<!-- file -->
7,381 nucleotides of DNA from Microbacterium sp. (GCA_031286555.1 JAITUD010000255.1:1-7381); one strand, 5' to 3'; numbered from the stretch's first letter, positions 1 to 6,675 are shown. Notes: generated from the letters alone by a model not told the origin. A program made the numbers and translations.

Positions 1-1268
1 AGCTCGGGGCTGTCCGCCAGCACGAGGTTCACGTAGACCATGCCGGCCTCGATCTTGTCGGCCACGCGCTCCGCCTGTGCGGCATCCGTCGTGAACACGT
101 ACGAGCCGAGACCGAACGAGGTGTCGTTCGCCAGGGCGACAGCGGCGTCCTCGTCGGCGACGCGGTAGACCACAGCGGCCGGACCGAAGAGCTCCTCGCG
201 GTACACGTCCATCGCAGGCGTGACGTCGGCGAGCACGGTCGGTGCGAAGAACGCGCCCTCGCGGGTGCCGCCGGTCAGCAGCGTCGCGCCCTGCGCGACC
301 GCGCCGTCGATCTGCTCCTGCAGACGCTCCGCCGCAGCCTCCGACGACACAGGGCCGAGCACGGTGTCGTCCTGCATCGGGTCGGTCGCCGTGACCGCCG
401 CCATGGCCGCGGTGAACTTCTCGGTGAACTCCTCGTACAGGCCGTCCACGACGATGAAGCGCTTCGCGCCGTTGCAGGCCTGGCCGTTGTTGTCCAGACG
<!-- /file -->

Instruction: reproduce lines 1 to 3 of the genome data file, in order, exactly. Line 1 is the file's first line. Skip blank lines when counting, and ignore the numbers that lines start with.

7,381 nucleotides of DNA from Microbacterium sp. (GCA_031286555.1 JAITUD010000255.1:1-7381); one strand, 5' to 3'; numbered from the stretch's first letter, positions 1 to 6,675 are shown. Notes: generated from the letters alone by a model not told the origin. A program made the numbers and translations.

Positions 1-1268
1 AGCTCGGGGCTGTCCGCCAGCACGAGGTTCACGTAGACCATGCCGGCCTCGATCTTGTCGGCCACGCGCTCCGCCTGTGCGGCATCCGTCGTGAACACGT